WHAT'S IN THIS CHAPTER?
When to use multiple processes and how to design a multipleprocess application
How to handle switching between different users
Communicating between different processes
Limiting processes' access to resources
Verifying a program's identity
Splitting an application into multiple processes can impart significant design benefits. A system comprising a user-interfacing foreground application communicating with a background daemon can carry on its work while the user is not working in the app, or not even logged in. A helper tool can perform some tasks in parallel with the user interface without adding the complication of multi-threaded programming. Applications can take advantage of services provided by other applications and by the operating system through inter-process communication (IPC). The interfaces between these processes must be considered as entry points to the whole system, so both the design and implementation of multi-process systems must be carefully thought out to avoid the introduction of vulnerabilities.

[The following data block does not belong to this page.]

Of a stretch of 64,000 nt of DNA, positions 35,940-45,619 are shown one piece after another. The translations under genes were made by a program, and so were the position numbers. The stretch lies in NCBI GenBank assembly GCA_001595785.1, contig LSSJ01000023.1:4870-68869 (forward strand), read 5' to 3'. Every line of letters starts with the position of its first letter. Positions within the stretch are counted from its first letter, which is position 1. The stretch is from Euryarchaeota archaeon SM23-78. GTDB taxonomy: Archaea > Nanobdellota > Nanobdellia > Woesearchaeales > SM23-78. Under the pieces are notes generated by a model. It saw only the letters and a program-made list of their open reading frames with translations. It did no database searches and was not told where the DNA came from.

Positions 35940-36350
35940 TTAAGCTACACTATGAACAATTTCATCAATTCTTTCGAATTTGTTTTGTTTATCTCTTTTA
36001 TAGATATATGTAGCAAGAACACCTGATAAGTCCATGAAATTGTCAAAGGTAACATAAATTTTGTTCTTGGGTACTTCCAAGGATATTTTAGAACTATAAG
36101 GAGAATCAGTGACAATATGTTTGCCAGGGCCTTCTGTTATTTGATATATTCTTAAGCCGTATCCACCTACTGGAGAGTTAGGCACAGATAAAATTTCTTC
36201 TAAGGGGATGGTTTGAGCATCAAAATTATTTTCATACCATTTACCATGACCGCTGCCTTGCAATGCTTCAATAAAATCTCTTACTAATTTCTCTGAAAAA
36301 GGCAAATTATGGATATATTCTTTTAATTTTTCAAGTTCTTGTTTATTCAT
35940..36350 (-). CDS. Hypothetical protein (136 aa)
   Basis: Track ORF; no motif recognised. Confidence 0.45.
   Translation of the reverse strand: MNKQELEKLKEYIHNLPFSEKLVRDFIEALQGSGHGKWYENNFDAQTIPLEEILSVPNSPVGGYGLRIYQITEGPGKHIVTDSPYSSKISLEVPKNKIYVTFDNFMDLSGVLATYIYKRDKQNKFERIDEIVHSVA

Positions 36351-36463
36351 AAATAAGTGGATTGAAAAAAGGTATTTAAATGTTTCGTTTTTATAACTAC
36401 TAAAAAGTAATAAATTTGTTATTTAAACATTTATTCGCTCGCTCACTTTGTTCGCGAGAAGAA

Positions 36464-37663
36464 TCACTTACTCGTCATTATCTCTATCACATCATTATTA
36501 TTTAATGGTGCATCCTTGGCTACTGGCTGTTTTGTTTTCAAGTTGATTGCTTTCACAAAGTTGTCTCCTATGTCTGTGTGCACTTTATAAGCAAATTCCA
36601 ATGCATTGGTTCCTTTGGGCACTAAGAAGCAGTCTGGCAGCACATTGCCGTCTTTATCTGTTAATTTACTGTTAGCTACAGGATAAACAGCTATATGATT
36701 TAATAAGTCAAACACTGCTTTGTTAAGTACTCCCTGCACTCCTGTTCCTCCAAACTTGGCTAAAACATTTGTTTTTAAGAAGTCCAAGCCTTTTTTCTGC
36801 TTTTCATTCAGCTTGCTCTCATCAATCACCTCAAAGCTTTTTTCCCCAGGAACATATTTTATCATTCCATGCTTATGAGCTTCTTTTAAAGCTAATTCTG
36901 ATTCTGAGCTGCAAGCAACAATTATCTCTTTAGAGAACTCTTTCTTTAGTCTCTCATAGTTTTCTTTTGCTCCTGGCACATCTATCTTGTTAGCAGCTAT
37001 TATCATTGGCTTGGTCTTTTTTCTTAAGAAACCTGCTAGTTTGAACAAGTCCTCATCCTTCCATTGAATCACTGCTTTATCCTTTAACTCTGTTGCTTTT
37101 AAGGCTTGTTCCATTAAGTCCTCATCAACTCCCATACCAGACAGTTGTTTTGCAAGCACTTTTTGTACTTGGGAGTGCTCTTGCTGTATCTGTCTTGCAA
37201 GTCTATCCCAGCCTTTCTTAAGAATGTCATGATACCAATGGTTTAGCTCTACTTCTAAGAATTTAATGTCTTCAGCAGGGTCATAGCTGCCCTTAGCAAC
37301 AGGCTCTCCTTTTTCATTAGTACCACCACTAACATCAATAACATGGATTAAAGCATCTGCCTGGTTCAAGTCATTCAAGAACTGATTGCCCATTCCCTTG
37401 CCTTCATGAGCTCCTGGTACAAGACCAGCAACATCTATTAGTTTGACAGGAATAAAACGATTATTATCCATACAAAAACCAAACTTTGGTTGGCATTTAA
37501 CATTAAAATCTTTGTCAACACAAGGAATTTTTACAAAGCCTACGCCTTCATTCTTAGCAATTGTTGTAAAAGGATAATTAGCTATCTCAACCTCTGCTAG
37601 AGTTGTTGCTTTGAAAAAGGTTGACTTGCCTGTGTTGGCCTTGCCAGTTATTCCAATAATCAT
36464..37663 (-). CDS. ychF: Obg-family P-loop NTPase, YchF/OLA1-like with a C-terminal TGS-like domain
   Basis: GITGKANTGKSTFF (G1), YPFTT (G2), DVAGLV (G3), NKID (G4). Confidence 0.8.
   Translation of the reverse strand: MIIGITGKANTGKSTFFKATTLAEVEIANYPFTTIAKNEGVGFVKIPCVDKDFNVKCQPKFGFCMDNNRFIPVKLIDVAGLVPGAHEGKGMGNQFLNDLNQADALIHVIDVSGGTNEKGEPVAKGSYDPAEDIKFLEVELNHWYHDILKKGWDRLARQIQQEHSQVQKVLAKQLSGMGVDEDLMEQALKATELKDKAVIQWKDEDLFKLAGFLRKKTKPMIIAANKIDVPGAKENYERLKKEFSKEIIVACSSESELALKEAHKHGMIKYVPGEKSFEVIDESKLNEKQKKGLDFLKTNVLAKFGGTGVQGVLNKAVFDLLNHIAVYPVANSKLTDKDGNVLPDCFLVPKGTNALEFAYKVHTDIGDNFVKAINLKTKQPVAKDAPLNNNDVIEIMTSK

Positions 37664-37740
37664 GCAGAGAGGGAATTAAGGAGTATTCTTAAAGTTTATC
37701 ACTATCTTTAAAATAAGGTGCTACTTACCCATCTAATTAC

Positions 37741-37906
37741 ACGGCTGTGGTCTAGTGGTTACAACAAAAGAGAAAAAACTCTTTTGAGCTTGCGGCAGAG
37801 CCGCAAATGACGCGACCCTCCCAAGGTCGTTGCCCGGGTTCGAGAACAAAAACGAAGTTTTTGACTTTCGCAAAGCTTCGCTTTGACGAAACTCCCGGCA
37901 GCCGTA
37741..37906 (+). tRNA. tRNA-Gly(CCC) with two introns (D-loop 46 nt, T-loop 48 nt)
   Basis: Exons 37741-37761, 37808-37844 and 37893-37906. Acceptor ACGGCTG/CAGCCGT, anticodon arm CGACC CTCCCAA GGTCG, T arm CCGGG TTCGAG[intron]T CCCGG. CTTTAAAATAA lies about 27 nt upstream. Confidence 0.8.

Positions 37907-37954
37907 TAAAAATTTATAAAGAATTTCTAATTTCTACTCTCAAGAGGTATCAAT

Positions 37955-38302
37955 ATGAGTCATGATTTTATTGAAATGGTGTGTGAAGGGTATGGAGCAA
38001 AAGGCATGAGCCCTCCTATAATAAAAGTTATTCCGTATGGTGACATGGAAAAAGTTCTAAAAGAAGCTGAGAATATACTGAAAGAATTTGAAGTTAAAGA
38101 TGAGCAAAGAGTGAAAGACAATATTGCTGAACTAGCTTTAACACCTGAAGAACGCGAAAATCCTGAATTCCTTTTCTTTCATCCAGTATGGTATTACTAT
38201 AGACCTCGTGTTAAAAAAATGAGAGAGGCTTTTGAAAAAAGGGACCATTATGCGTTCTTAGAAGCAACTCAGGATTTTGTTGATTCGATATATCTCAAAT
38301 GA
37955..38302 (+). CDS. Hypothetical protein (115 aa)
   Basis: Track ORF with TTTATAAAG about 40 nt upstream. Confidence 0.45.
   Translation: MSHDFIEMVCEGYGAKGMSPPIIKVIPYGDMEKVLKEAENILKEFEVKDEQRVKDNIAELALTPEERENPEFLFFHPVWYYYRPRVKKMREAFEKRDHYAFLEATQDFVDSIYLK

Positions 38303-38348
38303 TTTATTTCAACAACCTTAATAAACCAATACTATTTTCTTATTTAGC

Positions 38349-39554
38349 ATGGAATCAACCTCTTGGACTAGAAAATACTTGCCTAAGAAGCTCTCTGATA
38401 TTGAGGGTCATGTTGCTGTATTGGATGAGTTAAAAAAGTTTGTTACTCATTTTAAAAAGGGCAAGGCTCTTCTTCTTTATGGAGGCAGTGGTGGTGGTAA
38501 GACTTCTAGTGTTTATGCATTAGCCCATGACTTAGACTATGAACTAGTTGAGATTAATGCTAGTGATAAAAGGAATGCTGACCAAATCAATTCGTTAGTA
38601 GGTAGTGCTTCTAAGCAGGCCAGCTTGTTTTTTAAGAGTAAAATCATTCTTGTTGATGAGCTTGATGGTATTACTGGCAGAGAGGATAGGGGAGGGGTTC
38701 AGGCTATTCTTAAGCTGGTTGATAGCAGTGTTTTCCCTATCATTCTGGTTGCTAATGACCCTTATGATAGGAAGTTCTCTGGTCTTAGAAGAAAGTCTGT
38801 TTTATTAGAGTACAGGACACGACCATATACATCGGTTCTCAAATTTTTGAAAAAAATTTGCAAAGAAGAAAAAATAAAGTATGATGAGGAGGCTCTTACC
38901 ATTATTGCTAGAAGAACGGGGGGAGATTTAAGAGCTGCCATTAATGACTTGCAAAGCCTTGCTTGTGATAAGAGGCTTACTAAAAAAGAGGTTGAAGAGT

A process that can be controlled by an attacker could potentially be used to perform any task for which the process has the required privileges. If the process is used only for making network connections but also has the ability to replace files in the /Applications folder, then an attacker can subvert it for this second purpose, which isn't even a feature of the application. It is desirable ...